Overacting (also referred to as hamming or mugging) refers to acting which is exaggerated and overblown, usually in the pejorative sense. There are numerous theatrical euphemisms for overacting. "Chewing the scenery" or "scenery chewing" refers to extreme overacting, with the purpose or effect of dominating other performers at the expense of the production. A "ham" refers to an unskilled actor who resorts to overacting, and thus overacting can be called "hamming".
Some roles require overly-exaggerated character acting, particularly those in comedy films. For example, the breakthrough roles for Jim Carrey (in Ace Ventura: Pet Detective and The Mask) saw him portray the lead characters in a very flamboyant fashion, as the script demanded. This has led to him being classed as an "overactor", even though he has played several "straight" roles since.
Overacting may be used to portray an outlandish character, or to stress the evil characteristics of a villain. Academy Award nominee Gary Oldman was almost immediately typecast as a criminal in his film career, and the necessity to express villainous characters in an overtly physical manner led to the cultivation of his 'big' acting style, which hearkened back to his classical theatre training and would become his trademark. This encompassed "playing everything" via layered performances that vivdly express each character's emotions and internal conflicts. Oldman has conceded that he often overacts on screen, and said: "[I]t's my influence on those roles that probably they feel bigger than life and a little over-the-top. I mean, I do go for it a bit as an actor, I must admit."
Oldman's co-star in The Dark Knight, Heath Ledger, received an Academy Award for Best Supporting Actor for his larger than life portrayal as The Joker. It was hailed as one of the best performances of the decade, with some fans claiming it was 'realistic' and 'scary'. Nonetheless, the choices he made with his facial expressions, speech patterns, and mannerism - including his repeated licking and making noises with his lips, frantic arm movements, and the way in which he walks - are all over-theatrical and, in fact, common for action movie villains (for example, Agent Smith in The Matrix, Hans Gruber in Die Hard, and all the villains in the original Spider-Man trilogy) as well as for some anti-heroes, such as Alex DeLarge in A Clockwork Orange - a character Ledger said inspired him during filming  - and Beetlejuice - a character whose appearance resembles The Joker's . Moreover, with other actors being more subtle in their deliveries (including Gary Oldman), this led to "chewing the scenery", as the focus was (often unintentionally) on Ledger in every scene in which he appears.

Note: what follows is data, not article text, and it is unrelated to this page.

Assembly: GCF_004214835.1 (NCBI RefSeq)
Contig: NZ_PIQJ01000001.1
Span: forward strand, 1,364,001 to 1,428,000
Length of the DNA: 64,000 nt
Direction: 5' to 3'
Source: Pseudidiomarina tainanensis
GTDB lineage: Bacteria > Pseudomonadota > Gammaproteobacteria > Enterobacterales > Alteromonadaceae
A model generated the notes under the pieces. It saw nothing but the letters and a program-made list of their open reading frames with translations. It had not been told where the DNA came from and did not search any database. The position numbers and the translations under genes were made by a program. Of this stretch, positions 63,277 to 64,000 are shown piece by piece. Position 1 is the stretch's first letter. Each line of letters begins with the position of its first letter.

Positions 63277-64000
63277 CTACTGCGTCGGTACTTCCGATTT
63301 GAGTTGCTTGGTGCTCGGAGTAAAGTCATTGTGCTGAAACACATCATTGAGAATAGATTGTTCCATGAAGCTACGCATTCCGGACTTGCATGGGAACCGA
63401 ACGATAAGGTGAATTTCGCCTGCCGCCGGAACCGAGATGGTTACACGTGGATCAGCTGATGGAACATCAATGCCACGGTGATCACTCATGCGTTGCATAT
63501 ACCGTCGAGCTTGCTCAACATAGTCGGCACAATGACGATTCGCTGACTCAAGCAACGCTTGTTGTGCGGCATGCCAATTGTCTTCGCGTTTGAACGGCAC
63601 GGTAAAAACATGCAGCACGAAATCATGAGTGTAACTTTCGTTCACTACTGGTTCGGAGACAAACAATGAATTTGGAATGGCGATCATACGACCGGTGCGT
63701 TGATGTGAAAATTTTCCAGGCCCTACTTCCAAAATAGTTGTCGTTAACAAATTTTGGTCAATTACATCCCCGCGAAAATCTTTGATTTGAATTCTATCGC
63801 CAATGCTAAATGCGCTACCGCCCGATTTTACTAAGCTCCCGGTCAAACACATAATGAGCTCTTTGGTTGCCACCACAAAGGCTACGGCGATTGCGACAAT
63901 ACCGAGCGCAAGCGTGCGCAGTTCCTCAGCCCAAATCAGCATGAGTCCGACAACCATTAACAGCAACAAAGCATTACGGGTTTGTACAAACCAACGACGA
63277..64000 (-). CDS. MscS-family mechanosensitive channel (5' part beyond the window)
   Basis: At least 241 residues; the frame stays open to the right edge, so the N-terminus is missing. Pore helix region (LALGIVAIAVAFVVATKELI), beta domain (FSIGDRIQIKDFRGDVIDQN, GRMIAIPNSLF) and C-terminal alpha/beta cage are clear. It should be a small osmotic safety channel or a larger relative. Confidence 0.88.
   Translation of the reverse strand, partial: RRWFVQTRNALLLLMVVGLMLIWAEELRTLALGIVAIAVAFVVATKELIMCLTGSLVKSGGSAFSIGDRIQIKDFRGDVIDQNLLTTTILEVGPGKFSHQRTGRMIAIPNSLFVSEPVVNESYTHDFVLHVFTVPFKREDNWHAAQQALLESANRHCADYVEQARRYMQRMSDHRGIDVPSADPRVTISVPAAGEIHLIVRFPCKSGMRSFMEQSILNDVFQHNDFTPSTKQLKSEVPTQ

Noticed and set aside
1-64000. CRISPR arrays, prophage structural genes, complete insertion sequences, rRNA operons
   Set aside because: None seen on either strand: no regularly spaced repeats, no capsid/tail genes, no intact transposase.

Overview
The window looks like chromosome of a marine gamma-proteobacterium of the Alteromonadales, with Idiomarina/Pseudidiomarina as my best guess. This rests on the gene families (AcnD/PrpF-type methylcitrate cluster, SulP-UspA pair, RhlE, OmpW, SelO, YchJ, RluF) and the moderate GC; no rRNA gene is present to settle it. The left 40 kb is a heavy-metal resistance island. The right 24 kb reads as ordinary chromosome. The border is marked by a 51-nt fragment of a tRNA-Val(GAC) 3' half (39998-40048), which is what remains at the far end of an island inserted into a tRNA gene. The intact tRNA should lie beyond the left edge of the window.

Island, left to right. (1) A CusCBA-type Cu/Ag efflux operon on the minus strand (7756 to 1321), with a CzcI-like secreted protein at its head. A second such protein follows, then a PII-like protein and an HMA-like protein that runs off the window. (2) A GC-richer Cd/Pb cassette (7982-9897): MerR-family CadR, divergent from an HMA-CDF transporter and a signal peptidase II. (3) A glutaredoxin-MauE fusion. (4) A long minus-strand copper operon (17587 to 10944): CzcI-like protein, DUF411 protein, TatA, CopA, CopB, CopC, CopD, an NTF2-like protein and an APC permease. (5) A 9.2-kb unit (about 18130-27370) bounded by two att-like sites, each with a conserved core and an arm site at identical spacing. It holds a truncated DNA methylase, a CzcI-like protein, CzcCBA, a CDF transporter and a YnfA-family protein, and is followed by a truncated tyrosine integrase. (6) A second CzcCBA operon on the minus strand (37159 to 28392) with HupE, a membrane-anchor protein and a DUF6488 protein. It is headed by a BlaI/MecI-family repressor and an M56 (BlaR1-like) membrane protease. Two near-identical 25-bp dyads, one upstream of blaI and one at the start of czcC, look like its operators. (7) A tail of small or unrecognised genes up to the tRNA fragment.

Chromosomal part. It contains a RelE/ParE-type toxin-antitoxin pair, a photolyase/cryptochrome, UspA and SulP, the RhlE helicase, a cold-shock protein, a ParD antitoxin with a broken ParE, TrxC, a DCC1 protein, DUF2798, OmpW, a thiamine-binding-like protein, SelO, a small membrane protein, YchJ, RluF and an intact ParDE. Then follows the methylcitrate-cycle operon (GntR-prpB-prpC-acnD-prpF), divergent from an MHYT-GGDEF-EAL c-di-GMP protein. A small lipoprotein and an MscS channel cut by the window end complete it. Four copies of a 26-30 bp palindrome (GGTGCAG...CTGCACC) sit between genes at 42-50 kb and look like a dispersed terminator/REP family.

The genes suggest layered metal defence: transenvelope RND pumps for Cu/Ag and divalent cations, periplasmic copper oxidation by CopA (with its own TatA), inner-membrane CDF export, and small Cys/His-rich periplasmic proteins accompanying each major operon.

Another actor said to be a 'scenery chewer' due to his deliberate overacting is Daniel Day Lewis. Like Ledger, he has also been honoured for still doing good performances despite this, often criticised, choice. Winning the Academy Award for There Will Be Blood as well as being nominated years prior in Gangs Of New York
One of the most famous works of intentional overacting for comic effect was played by the actress Carol Burnett on The Carol Burnett Show in 1977. She took the role as the wife of a supposed wealthy kidnapped financier and art collector, and was being interviewed by a TV reporter. After several retakes with much tension and little to no comedy, the scene explodes with massive overacting.
- Chew the scenery worldwidewords.org
- See, for example, the closing credits of 'Liar Liar: Internet Movie Database. "Memorable Quotes from Liar Liar" Accessed 29 July 2006.
- Gilliver, David. 1998. "Film Review: The Truman Show". Accessed 29 July 2006.
- Sexton, Timothy. How Gary Oldman Avoided Typecasting as a Weirdo, Villain. Yahoo! Movies. Wayback Machine. 6 December 2011. Retrieved 11 August 2014.
- Popcorn With Peter Travers. Season 5. Episode 15. 9 December 2011. "People who know you ... we remember the big Gary Oldman."
- Roberts, Chris (August 1999). "Gary Oldman: A sheep in wolf's clothing". Uncut (IPC Media) (27).
- Gary Oldman interview by Terry Gross. Fresh Air. National Public Radio. 12 February 1998.